The fires ravaging Sonoma and Los Angeles demonstrate with red-hot urgency that the American West is facing the consequences of climate change right now. We see impacts here in Washington with an expanding threat of fire, flooding, droughts and rising sea levels.
We are all affected by these threats, but urban and rural communities that are closest to sources of pollution and to the forests, rivers and shorelines disrupted by a changing climate are hit the hardest.
Nonetheless, the Trump administration has just announced that it will retreat from our nation’s longstanding commitments to reduce climate pollution through the global Paris Agreement. We must not accept this backward step. Washington state can and must affirm our commitment to the health of people and nature at home and around the world. With other forward-thinking states, like our neighbors down the Pacific Coast, we must reaffirm our commitment to eliminate climate pollution. Now is not the time to pull back.
Washington state’s commitment to smart environmental policies has inspired strong leaders in Washington, D.C., who are not giving up, despite the lack of leadership from the executive branch. The House of Representatives’ New Democrat Coalition, chaired by Representative Derek Kilmer, D-Gig Harbor, recently called for net-zero emissions by 2050. Rep. Kilmer also sits on the bicameral, bipartisan Climate Solutions Caucus. But even bipartisan efforts have not yet resulted in national progress, and the administration’s shortsighted withdrawal from the Paris commitments only increases the urgent need for solutions and strategies forged at local levels.
With bold, local action, Washington can set a powerful standard that leads the nation. We took great strides forward earlier this year, enacting legislation for 100% clean energy and energy-efficient buildings. But it is not enough. The Legislature must enact policies to set us on the path to net-zero carbon emissions as quickly and efficiently as possible to meet the climate crisis. In 2020, the Legislature must see through its unfinished business from this year by enacting the Clean Fuel Standard to reduce carbon pollution from cars and trucks.
In addition to cutting as much carbon as we can quickly, we must also invest in solutions that harness nature’s carbon-capturing power. Nature holds tremendous capacity to filter and store the carbon that pollutes our atmosphere and wreaks destructive impacts on our climate. With careful stewardship of the lands and waters of forests, farms and coasts, we can unlock nature’s power to capture one-third of the global carbon emissions targets.
Here in Washington, our rich and productive forests, soils and coastal areas provide an enormous carbon-storage opportunity while also sustaining our economy and our way of life. Working with partners, we must develop economically meaningful incentives to reward farmers, forestland owners, and other managers of land and water who innovate and find ways to maximize this carbon storage and incorporate other benefits such as healthy soil and productive estuaries.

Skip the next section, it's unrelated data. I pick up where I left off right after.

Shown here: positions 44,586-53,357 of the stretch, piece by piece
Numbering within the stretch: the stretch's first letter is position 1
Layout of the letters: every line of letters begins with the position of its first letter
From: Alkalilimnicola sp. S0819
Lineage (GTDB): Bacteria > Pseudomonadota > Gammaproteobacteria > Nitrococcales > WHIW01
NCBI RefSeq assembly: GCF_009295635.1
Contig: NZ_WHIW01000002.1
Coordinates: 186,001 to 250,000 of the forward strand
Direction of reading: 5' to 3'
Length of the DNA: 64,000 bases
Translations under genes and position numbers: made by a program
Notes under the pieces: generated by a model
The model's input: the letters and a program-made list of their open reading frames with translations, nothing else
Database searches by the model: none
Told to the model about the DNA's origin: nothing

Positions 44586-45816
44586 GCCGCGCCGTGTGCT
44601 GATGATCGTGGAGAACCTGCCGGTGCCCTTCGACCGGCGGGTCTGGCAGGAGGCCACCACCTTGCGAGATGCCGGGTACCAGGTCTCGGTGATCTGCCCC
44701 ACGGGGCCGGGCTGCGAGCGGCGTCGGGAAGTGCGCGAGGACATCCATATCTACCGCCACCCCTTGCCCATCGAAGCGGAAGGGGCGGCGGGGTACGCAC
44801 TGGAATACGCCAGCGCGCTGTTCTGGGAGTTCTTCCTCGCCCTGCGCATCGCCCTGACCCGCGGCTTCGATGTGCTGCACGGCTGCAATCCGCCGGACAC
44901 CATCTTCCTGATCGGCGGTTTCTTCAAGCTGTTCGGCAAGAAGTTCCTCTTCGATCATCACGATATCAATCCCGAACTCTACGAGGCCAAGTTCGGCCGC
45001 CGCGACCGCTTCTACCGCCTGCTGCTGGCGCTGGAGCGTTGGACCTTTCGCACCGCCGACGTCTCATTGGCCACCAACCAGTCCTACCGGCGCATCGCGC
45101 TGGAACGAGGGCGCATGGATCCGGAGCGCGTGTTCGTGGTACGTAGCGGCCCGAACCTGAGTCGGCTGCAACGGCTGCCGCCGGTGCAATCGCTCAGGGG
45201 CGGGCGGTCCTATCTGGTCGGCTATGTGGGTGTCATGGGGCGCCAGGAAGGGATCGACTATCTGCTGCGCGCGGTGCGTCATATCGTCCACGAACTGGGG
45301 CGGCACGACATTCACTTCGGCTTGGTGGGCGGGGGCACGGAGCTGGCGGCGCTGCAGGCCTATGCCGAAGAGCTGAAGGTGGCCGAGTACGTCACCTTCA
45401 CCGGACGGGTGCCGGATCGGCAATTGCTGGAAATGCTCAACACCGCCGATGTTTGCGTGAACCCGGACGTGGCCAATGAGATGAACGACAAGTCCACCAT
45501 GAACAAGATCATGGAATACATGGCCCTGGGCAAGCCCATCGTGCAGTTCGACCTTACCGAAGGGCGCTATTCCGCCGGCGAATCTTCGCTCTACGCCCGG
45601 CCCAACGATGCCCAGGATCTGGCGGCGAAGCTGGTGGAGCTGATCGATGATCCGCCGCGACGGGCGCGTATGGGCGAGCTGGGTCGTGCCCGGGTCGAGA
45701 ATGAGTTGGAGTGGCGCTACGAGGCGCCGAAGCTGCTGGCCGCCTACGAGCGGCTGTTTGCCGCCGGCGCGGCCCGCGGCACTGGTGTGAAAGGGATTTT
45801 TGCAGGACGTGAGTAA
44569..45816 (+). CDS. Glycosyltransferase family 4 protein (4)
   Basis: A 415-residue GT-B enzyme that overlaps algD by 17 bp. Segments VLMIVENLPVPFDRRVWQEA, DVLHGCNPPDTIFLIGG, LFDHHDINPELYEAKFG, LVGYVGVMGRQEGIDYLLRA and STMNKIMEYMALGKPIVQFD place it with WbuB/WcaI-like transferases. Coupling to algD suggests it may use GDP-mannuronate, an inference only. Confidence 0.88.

Our natural world also can provide us energy to cut carbon sustainably — carefully sourced bioenergy produced under programs like a Clean Fuel Standard can support our agricultural and forestry sectors while we harvest the wind, solar and hydropower our state has in such abundance.
The Clean Fuels Standard is a great example of this opportunity. The program the Legislature considered this year would require a 20% reduction in transportation carbon pollution in Washington by 2035, a target we will achieve by deploying increasing amounts of sustainably sourced biofuels, clean and renewable electricity and other alternatives. As a result, we’ll cut not only our climate pollution but also boost air quality and public health for everyone. If the Legislature takes action this coming session, we’ll join Oregon, British Columbia and California — states and provinces that have been benefiting from this program while Washington has lagged behind. We can achieve all of this by relying on the great natural wealth we enjoy here in the Pacific Northwest.
A net-zero future is both necessary and achievable. With lawmakers’ commitment and support, the transition to efficient renewable energy, greener industry practices and clean transportation will provide economic opportunities for communities across the state. Hand-in-hand with crucial partners, we can take steps today to improve our lives and meet our climate targets. Together with scientists, tribal leaders, community leaders, natural-resource agencies, farmers, forestland owners, business leaders and policymakers, we are digging deep into the potential and practical application of nature to protect against the climate crisis.
We must tap into the power of nature and the collective strength of voices within our state and across the West. The Trump administration’s actions this week make even more urgent the need for our Legislature to take more bold steps forward: cleaning up our dirty fuels, updating the state’s carbon-emissions targets, and creating ways to enhance nature’s role as a climate solution.
Here in Washington, we pride ourselves on our grit, innovation and stewardship of our natural resources. We can and must make progress on climate change, together, for ourselves and for future generations.